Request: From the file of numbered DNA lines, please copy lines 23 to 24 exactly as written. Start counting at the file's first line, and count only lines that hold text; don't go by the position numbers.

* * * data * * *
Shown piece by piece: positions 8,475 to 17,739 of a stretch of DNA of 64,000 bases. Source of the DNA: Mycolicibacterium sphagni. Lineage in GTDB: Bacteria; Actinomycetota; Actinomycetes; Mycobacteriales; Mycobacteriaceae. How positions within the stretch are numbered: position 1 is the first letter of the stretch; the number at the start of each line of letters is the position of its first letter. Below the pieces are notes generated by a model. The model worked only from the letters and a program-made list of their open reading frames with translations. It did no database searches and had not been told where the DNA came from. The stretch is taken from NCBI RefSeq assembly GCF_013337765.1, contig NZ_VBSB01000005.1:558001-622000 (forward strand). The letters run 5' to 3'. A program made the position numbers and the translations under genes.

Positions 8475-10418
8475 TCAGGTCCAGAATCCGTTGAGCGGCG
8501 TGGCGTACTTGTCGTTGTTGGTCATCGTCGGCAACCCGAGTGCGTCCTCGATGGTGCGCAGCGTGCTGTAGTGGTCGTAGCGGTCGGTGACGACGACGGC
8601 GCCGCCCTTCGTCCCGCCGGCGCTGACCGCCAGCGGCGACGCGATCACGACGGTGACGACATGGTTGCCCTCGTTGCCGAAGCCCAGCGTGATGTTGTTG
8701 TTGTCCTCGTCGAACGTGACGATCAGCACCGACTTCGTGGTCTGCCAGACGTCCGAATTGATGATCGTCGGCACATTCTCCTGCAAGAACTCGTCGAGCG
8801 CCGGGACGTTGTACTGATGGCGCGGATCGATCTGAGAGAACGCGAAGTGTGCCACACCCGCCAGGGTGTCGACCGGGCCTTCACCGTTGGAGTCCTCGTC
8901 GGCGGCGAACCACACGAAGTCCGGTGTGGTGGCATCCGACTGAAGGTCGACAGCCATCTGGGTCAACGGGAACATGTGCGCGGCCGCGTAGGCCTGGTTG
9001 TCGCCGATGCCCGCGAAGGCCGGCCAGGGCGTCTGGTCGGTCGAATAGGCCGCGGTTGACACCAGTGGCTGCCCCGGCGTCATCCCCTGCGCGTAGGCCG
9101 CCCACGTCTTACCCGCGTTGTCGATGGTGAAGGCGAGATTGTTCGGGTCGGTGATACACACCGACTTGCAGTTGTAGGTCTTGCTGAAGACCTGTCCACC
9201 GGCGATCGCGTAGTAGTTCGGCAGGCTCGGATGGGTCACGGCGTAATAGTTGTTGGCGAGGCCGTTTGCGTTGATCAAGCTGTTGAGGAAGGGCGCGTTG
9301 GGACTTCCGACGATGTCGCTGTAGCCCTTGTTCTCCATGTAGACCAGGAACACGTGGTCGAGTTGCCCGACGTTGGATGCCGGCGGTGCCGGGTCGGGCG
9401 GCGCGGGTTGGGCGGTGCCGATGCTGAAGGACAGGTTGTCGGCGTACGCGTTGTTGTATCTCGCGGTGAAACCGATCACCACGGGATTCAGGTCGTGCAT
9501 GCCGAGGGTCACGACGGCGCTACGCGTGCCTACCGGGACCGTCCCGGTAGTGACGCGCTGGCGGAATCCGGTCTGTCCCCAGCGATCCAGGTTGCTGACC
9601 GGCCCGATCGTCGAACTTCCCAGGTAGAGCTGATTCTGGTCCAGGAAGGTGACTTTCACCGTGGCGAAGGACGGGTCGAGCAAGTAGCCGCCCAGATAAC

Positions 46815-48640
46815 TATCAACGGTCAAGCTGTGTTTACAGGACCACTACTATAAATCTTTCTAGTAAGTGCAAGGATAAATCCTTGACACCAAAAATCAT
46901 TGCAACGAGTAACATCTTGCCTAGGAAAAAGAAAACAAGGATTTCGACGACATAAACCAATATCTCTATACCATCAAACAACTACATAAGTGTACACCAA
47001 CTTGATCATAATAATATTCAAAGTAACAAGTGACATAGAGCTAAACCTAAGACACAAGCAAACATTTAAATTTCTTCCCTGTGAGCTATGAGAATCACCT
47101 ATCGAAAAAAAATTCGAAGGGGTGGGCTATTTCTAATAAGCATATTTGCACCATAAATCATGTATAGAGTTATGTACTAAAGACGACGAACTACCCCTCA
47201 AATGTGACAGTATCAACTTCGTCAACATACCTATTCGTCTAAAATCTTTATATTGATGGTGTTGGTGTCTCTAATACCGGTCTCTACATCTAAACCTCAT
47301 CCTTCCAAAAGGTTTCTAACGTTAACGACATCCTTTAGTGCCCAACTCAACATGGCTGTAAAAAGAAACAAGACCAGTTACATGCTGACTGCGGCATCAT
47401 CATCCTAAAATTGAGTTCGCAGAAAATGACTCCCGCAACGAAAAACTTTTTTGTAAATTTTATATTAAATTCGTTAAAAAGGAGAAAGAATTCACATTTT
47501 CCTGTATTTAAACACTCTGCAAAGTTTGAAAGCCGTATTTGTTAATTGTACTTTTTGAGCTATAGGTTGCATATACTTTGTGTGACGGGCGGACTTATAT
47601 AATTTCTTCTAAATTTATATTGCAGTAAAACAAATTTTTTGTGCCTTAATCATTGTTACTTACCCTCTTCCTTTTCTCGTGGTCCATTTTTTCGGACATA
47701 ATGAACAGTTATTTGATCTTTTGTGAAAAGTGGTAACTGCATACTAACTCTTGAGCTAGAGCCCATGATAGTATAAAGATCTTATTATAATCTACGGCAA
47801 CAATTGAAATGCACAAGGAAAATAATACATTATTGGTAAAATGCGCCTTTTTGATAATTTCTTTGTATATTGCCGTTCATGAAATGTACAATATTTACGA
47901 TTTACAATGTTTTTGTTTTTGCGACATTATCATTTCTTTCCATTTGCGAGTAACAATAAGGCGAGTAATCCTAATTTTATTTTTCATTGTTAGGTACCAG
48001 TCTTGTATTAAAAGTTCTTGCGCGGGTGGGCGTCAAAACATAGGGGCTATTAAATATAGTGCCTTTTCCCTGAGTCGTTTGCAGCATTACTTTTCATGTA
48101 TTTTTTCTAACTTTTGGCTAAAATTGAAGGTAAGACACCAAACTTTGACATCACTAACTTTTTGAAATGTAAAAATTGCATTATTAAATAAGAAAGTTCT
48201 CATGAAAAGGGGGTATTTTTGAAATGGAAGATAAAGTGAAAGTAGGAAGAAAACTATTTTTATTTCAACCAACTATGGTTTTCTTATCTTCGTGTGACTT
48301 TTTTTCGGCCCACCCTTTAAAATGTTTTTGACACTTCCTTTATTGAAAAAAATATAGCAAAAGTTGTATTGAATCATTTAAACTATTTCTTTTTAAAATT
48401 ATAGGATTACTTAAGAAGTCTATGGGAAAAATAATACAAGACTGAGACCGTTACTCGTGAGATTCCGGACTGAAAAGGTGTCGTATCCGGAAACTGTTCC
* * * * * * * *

47401 CATCCTAAAATTGAGTTCGCAGAAAATGACTCCCGCAACGAAAAACTTTTTTGTAAATTTTATATTAAATTCGTTAAAAAGGAGAAAGAATTCACATTTT
47501 CCTGTATTTAAACACTCTGCAAAGTTTGAAAGCCGTATTTGTTAATTGTACTTTTTGAGCTATAGGTTGCATATACTTTGTGTGACGGGCGGACTTATAT